Will Adopting Electric Cars Hurt The Power Grid?

(FiveNation.com)- If Democrats get their way and America reaches 100 percent “clean energy” by 2035, what kind of effect with that have on the country’s power grid?

If everybody’s driving around in electric vehicles, those vehicles will have to charge up, adding additional strain to the US electric grid.

Last year, 6.6 million electric vehicles were sold. According to the Electric Power Research Institute, light-duty electric vehicles added 1,700 gigawatt-hours in energy load to the grid annually.

The Biden administration plans to have half of all new vehicles sold to be zero-emission by 2030. If that happens, electric vehicle sales by 2030 are projected to be 23 million. That is going to place far more strain on the electric grid than 1,700 gigawatt-hours a year.

Since that would be impossible to maintain that kind of load with our current infrastructure, utility companies have proposed billions in infrastructure projects to meet the forecasted demand.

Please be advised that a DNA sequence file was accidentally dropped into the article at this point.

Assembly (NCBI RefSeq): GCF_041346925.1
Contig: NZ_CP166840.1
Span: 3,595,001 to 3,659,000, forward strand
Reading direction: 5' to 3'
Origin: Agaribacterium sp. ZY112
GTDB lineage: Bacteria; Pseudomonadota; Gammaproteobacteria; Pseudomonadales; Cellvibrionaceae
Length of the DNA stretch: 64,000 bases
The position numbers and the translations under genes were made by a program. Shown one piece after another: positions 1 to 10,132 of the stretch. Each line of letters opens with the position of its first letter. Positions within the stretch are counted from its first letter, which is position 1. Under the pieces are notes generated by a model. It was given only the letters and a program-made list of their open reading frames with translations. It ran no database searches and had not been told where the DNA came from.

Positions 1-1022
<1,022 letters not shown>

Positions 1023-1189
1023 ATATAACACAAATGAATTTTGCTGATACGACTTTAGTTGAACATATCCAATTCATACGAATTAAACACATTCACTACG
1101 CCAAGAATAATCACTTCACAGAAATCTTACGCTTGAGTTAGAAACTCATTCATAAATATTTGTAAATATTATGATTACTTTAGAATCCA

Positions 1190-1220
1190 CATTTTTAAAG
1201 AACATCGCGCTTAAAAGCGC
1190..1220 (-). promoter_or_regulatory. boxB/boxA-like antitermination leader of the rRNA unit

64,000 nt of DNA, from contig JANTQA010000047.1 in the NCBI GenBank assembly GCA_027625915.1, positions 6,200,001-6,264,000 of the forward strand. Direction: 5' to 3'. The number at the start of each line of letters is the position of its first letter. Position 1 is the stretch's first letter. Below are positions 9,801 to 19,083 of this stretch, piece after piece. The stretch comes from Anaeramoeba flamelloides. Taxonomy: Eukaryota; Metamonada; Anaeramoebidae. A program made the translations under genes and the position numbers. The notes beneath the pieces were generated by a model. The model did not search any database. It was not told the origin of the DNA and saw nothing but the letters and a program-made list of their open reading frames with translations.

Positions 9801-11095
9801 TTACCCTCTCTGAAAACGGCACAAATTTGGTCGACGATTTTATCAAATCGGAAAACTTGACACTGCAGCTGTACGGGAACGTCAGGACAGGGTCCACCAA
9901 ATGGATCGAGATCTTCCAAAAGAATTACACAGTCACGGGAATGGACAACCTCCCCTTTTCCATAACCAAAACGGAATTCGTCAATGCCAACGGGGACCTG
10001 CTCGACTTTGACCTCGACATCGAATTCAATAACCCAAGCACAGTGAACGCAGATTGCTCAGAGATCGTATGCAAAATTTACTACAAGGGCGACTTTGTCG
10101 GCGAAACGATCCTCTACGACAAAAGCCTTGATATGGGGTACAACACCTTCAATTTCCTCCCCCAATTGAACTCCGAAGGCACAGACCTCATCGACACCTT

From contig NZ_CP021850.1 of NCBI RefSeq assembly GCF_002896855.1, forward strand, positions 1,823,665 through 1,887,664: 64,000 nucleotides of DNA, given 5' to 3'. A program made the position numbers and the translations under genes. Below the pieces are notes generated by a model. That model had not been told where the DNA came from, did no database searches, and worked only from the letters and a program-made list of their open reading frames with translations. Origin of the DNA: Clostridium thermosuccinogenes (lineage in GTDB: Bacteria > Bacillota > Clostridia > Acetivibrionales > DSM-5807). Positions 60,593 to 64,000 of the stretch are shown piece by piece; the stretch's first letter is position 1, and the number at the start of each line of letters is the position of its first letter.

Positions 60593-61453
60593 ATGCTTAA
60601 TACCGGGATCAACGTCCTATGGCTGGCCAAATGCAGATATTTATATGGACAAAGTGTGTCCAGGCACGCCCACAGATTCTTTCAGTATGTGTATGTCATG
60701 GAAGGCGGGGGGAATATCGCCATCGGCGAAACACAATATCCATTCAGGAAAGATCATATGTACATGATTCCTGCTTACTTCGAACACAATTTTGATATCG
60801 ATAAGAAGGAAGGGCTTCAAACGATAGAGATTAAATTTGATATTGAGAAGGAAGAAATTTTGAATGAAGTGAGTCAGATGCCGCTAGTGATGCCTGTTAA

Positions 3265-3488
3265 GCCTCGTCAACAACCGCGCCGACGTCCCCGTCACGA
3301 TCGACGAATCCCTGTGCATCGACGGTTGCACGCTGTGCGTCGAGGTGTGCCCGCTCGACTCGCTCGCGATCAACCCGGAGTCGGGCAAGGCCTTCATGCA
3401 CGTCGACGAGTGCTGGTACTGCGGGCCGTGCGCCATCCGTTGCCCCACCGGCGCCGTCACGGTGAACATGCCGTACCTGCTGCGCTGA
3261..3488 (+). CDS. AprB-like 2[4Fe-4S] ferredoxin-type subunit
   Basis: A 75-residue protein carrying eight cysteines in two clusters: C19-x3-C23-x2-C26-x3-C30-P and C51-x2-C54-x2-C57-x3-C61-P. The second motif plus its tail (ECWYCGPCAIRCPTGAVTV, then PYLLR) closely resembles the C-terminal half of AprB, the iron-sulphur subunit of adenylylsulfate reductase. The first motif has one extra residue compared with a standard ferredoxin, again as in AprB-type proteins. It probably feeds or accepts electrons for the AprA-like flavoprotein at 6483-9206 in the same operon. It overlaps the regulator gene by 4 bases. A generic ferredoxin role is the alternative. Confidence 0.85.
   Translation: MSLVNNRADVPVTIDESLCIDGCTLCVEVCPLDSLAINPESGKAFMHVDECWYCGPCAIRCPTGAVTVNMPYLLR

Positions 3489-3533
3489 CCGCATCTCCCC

Sure, they attack Americans for using air conditioning on a hot day, but now they’re willing to spend billions on infrastructure to meet the strain electric vehicles will put on the US electric grid.

According to a 2019 Summary Report on electric vehicles and the US power grid, the only way widespread use of electric vehicles can happen is if the current electric grid is modified.

This isn’t just about installing more charging stations.

Where does most of our electricity come from? Fossil fuels and nuclear. In other words, the two things the Green Energy people want to get rid of. Do they really believe that adding windmills and solar panels will accommodate the increased strain on the electric grid from widespread electric vehicle use?

According to Matteo Muratori, increased electric vehicle use will lead to increased electricity demands. To accommodate the increase, the grid would need to be upgraded to handle the additional distribution and transmission.

Until that happens, Muratori suggested “smart charge management” including having utility companies charge more when customers charge their electric vehicles during “peak” hours when demand is high and charge less during off-peak hours.

In a report for the National Association of Regulatory Utility Commissioners, Muratori stated that “uncoordinated charging” of electric vehicles “will lead to increased system peak load.” This could possibly exceed the maximum power supported by the distribution systems, and will generally increase power grid stress.